Mike. He kept writing on his pad, whispering to his assistant, nodding, stroking his chin, clapping. Mikie penetrated and scooped in a layup. Mikie made a steal, Mikie stuck a jumper. Mikie threaded a pass through traffic to Paul. Paul passed it back out. Mikie passed it back in, harder. Paul threw it back out again. Mikie threw a bullet right into Paul’s hands that must have stung. Paul’s chest expanded double as he jumped straight up and
jammed
the ball in through two defenders.

Mikie was a monster. I had never seen this. But somehow I knew it. Shooting twenty-one in his driveway, Mikie always managed to beat me by just a few points. One on one with Frankie, who was a lot taller and pretty good, Mike’d still win by a few. In gym class at school, when Mike was playing against a so-so player, Mike was a little better than so-so. Then, when mighty David Myers came into the game, Mikie became
great
. The level of competition. Mike had a gift for always playing above it. He never seemed to want to play way above it.

And there it was. He was doing it to the whole of our new school. I always figured we would get to a level Mikie would not be able to exceed. Half figured this would be it. It wasn’t. It wasn’t even in sight.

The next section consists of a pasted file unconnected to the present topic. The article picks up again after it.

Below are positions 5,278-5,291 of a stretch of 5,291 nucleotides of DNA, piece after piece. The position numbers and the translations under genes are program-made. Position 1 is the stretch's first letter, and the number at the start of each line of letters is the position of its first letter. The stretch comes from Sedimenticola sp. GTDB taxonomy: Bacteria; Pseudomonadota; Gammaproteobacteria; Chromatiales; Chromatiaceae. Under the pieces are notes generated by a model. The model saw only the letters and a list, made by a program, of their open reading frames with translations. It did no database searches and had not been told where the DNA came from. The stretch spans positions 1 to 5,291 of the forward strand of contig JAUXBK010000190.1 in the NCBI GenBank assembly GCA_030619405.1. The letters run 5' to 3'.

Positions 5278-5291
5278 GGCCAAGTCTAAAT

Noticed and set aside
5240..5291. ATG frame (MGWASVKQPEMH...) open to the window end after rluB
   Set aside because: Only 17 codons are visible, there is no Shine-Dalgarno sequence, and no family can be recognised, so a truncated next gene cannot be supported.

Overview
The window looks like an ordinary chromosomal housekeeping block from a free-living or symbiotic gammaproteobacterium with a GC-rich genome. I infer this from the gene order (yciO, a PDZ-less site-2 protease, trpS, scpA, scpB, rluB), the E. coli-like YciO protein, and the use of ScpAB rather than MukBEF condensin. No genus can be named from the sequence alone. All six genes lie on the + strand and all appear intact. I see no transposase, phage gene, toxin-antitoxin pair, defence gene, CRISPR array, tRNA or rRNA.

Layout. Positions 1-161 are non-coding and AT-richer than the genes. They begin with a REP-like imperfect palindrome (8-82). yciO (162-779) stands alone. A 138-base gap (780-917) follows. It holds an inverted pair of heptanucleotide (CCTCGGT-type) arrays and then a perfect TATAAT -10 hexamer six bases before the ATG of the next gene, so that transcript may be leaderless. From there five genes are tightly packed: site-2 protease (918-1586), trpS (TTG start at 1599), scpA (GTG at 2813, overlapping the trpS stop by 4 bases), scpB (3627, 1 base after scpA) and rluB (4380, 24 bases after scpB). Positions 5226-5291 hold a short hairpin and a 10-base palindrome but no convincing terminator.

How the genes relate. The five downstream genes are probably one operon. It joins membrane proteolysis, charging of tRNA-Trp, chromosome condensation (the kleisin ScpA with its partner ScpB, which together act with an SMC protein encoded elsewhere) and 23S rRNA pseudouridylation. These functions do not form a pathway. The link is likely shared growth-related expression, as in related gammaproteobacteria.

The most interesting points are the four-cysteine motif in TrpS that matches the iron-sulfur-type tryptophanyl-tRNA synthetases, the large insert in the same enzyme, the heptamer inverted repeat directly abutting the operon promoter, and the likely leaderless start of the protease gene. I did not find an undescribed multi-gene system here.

You’d think I’d be loving it. Shouldn’t his best friend have been loving it?

I couldn’t watch anymore, so I left.

It was a few hundred yards downhill to the pool. The sun beat on my face all the way, and I thought about how nice it might be to take a swim. There was a bubble dome over the pool building, and glass walls at either end, making it kind of like swimming outdoors. I peered in through the glass blocks, my mouth watering at the thought of all that cool water. Even the chlorine smell, so strong it seeped outside the building, had a kind of refreshing something attached to it.

BOOK: Slot Machine
3.8Mb size Format: txt, pdf, ePub